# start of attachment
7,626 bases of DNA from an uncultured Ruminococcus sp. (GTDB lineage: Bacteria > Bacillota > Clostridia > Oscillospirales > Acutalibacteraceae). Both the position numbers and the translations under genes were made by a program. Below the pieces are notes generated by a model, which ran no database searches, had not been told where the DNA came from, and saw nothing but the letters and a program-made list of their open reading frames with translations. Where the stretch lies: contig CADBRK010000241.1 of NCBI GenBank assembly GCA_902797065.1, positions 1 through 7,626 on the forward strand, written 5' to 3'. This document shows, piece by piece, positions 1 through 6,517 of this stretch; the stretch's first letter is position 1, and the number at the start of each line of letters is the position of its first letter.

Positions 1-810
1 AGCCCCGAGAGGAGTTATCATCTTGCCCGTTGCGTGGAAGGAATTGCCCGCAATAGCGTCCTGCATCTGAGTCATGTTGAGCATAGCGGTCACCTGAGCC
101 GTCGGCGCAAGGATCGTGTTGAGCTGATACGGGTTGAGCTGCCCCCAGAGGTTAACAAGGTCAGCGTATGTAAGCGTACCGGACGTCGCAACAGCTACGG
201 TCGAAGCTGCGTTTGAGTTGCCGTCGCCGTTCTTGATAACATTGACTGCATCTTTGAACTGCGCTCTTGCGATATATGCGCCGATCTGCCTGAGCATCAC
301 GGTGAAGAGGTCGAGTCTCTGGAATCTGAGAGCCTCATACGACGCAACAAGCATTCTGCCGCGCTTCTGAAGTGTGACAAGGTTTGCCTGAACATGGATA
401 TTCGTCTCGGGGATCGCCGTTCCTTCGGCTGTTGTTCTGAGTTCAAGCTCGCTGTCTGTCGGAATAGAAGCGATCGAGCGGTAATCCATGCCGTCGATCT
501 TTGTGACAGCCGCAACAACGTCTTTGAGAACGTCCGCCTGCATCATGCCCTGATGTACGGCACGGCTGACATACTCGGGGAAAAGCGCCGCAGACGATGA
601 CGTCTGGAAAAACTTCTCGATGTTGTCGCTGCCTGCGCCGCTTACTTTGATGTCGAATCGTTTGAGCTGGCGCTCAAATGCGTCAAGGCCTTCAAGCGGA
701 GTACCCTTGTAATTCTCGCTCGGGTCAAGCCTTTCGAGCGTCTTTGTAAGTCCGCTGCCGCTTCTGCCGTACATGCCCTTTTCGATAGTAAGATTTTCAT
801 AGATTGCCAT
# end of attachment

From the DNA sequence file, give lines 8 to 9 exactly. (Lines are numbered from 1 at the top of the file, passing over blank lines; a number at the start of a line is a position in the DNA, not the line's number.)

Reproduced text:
501 TTGTGACAGCCGCAACAACGTCTTTGAGAACGTCCGCCTGCATCATGCCCTGATGTACGGCACGGCTGACATACTCGGGGAAAAGCGCCGCAGACGATGA
601 CGTCTGGAAAAACTTCTCGATGTTGTCGCTGCCTGCGCCGCTTACTTTGATGTCGAATCGTTTGAGCTGGCGCTCAAATGCGTCAAGGCCTTCAAGCGGA